Although it is generally suggested when you are sick to rest, patients undergoing cancer treatment, as well as cancer survivors, will benefit from exercising.
It is paramount to avoid inactivity.
Training for an Ironman or marathon is unnecessary, but patients will simply benefit from getting up and moving around. Even if exercising simply means taking a lap around the dining room tables later extend that to two laps and eventually build it up to taking a walk around the block.
Typical side effects of radiation include fatigue, DNA damage and inflammation of tissues and organs. Exercise has been proven to reduce inflammation and help repair DNA.
There are days when patients will feel sickly during treatment and the suggestion is in no way to suck it up and run three miles. However, if chemotherapy is on Mondays then try to make time for a workout on Wednesdays and Thursdays, when the sickly feeling subsides.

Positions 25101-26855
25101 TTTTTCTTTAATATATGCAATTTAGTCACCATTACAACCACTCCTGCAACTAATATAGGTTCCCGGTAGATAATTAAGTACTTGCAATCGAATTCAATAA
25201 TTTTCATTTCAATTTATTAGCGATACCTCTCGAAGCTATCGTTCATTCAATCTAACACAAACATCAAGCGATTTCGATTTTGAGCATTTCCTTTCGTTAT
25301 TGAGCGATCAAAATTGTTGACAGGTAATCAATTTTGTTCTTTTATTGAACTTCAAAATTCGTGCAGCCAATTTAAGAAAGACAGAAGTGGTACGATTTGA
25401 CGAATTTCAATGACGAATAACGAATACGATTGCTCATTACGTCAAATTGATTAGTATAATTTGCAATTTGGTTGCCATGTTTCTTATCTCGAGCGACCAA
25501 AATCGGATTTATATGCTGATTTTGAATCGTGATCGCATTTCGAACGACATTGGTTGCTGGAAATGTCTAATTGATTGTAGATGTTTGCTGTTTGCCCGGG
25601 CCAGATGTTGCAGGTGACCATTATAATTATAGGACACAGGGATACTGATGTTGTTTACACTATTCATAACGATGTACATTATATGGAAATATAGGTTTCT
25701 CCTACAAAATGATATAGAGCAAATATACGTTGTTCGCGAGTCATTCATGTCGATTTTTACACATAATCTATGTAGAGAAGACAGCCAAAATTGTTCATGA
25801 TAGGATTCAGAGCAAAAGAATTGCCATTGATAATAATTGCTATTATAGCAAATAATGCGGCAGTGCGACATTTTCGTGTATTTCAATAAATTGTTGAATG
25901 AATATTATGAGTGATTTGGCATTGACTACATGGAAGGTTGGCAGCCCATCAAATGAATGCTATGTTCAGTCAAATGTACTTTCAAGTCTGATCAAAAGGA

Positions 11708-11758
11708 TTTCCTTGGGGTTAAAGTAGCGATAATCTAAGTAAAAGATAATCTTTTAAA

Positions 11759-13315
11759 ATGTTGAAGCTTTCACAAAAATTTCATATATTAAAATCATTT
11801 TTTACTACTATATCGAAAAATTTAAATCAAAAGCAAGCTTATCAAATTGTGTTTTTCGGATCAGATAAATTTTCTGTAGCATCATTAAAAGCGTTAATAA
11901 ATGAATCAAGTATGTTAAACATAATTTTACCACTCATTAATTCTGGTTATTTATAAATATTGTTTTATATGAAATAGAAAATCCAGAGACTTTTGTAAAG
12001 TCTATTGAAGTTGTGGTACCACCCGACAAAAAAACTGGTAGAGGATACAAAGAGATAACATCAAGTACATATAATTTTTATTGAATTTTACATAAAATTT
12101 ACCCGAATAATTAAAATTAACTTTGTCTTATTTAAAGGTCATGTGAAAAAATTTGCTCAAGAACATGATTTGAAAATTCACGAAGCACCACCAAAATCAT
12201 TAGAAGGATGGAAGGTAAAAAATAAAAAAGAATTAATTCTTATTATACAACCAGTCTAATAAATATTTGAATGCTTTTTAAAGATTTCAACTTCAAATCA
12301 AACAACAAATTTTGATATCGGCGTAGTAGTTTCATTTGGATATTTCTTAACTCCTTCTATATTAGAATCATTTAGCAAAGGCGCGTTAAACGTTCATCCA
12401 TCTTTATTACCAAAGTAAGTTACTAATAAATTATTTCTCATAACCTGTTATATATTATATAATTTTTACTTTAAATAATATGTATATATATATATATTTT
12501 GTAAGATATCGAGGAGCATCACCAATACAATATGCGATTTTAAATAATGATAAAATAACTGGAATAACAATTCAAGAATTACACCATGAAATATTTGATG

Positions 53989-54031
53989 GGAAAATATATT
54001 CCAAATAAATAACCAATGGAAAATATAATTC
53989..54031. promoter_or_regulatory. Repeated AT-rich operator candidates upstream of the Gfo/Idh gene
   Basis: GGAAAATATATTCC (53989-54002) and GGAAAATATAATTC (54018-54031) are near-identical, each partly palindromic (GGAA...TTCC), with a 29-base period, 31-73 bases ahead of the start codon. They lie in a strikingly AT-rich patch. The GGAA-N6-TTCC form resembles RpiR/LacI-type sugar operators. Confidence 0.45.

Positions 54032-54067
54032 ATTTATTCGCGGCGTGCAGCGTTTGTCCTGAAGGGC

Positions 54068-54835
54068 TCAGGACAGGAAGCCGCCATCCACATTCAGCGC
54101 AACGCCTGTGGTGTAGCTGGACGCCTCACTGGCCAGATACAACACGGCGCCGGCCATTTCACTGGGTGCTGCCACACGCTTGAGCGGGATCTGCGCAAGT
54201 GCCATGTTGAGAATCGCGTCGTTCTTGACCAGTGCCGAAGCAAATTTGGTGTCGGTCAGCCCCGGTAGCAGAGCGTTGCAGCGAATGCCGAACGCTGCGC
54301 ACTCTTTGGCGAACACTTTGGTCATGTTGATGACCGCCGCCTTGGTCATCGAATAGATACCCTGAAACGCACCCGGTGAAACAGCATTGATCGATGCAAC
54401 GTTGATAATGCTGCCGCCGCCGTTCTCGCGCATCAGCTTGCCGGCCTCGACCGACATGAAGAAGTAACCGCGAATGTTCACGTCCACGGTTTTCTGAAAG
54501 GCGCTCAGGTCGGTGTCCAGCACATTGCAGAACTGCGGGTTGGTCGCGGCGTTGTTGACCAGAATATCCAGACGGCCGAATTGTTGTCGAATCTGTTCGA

However, exercise routines should be tailored for individual people. For instance, if a patient has weakened bones due to treatment, he should avoid heavy weightlifting.
Athletes in particular need to be conscious of not doing too much too soon. People who were active period to their diagnosis are not accustomed to being deconditioned. Mentally it can be tough for them to realize how weak they’ve become during treatment.
Patients must listen and take cues from their body as they get back into a routine.
Studies have found that cancer survivors should take part in at least 150 minutes of moderate-intensity aerobic activity a week as recommended by the Physical Activity Guidelines for Americans.
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